Fillmore County has let Rushford Village know it’s on the list for 2023 property assessments. At the May 2 city council meeting, Clerk Mary Miner clarified that assessors are not expecting a tour of properties. Still, they do want to get inside as many as possible. “They just want to step inside to do a quick look,” she added. “They do ask that you let them in. It didn’t sound like it would be very invasive at all.”
County Assessor Jason McCaslin’s team will send out two assessors to review as many properties in the city as possible. They expect to begin this month. The assessor’s office typically reviews properties every five years. The city website, Chamber of Commerce communications, and the local cable access channel will notify property owners about the assessments.
At previous municipal meetings in the county, McCaslin has noted that what they’re looking at in the interior is the house’s structure, including visible framing and any noticeable updates or lack thereof. Assessors will knock and discuss intentions with property owners. If assessors cannot make contact, they will leave a note on the door. All building exteriors will be measured and documented, possibly with exterior photos. However, assessors will not be going into any outbuildings.
“They were here about a year ago when the new assessor came on board and explained the process,” added Councilor Mike Ebner. “They’re doing every town and township in Fillmore County. They’re actually behind schedule from what he told us.”
In other news, the new digital water meter installation is going quickly. Public Works had installed 78 meters at the time of the meeting and is averaging 15-17 per day. Information from the installed meters is already coming into city software. There have been very few issues with homeowners, except for scheduling, which has been variable. Public Works is attempting to meet with homeowners at designated times.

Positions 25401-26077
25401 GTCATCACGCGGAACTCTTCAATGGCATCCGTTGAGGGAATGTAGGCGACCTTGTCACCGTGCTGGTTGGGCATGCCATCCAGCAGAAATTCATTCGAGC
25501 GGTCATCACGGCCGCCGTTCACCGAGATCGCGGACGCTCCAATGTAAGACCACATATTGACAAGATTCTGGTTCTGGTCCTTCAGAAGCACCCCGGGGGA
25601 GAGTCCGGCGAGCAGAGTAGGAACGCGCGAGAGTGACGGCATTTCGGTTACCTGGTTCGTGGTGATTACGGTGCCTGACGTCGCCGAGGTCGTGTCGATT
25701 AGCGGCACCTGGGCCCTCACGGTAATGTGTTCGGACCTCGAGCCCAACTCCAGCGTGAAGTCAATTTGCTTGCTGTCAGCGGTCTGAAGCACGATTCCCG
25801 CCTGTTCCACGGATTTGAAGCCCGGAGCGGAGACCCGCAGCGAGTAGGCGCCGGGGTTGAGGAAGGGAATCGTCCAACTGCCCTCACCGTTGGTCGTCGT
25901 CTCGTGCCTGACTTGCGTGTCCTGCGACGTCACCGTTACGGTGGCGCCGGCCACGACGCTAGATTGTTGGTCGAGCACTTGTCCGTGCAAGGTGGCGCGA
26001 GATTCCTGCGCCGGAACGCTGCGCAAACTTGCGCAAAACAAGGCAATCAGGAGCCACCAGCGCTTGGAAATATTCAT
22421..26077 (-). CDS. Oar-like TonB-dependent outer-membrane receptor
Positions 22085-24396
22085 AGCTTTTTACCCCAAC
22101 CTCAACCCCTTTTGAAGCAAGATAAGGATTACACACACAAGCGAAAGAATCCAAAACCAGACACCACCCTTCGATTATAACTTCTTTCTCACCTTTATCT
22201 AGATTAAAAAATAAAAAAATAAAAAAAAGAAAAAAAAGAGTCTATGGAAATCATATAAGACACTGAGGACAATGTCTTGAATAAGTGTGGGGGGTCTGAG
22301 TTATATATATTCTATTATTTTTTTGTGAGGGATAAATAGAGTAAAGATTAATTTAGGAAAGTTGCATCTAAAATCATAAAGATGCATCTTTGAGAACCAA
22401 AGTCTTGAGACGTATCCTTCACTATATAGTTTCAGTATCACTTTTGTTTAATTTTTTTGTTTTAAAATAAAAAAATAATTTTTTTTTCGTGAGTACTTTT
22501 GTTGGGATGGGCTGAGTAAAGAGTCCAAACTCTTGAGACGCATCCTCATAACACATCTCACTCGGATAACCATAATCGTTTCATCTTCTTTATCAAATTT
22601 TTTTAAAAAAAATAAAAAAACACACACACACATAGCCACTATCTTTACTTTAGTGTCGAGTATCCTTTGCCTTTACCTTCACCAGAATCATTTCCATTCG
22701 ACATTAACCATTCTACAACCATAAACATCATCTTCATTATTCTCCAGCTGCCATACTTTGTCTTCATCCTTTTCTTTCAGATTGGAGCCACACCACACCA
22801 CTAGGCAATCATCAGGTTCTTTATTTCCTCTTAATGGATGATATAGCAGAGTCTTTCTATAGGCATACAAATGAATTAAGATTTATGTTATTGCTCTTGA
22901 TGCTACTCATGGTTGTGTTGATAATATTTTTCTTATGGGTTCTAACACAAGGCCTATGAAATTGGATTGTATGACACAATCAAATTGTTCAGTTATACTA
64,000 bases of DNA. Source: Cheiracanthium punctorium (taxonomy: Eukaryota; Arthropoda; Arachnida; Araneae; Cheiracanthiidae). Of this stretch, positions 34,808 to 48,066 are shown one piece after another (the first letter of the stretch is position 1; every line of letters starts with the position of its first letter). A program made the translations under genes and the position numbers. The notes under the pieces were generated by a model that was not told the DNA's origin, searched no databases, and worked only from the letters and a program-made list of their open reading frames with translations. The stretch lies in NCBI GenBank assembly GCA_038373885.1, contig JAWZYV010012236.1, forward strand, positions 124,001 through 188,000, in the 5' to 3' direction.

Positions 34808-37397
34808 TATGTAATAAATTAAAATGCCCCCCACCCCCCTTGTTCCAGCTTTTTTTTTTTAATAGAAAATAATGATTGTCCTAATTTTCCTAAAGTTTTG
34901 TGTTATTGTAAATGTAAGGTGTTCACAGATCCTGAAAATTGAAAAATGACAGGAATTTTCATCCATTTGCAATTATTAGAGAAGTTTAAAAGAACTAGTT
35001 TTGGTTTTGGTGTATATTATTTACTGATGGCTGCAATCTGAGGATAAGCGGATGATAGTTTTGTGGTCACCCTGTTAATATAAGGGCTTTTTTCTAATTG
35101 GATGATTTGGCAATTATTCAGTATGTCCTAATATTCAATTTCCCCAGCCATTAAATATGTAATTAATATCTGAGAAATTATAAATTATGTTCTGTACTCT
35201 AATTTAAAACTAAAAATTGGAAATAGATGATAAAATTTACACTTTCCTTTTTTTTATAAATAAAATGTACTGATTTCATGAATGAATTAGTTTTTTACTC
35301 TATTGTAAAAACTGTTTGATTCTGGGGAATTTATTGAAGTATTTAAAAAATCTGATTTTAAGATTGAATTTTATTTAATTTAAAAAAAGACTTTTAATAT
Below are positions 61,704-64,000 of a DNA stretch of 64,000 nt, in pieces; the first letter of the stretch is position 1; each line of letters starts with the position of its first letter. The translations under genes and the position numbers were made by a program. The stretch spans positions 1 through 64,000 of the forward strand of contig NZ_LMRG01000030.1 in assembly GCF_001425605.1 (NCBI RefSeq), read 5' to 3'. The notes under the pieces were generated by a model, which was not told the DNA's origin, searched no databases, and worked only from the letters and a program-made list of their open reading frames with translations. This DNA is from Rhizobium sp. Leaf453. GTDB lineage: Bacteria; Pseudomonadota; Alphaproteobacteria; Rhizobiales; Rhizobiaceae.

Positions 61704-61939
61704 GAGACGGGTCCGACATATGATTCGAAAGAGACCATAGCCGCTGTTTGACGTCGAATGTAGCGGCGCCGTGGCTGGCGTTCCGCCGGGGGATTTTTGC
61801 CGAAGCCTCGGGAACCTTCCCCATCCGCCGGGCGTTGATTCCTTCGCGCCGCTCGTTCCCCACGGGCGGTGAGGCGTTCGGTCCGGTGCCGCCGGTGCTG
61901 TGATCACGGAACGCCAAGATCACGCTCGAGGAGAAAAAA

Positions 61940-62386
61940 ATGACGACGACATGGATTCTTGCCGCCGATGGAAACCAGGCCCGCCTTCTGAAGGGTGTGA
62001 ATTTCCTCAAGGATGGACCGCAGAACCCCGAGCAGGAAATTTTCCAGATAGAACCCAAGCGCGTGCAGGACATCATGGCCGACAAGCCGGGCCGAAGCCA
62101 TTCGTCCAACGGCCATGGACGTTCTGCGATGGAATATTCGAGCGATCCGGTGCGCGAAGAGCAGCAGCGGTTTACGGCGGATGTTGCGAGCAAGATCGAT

All meter setups are documented and photographed. Only a few valves have needed replacement, and there have been a few grounding issues. The city will include the documentation and mapping with the Environmental Protection Agency’s ongoing Lead and Copper Rule, which aims to find lead sources in the public water supply and remove them.
The maintenance shed project continues. The village has drilled water out to the building utilizing directional drilling. Public Works’ Supervisor Trenten Chiglo and employee Jeff Michel cleaned out the back end of it in preparation for the next steps. The fuel barrel still needs to be moved, but the city will contact R&R Construction to begin the concrete portions of the project. STS Plumbing & Heating will work on getting water into the building once the sewer work is ready. The village is still waiting on the sewer permit from the county.
Public Works has graded all gravel roads, and Miner noted they are in good shape. However, the department did attempt to get the gravel reclaimer out to reach further into the ditches to salvage rock.
The citywide spring clean-up will be Saturday, May 6, from 8 a.m. to noon at the village maintenance shed.
The next regularly scheduled council meeting is Tuesday, May 16, at 7 p.m. at the village hall. The city council and staff will gather at 5:30 and partake in the annual road tour before starting regular business.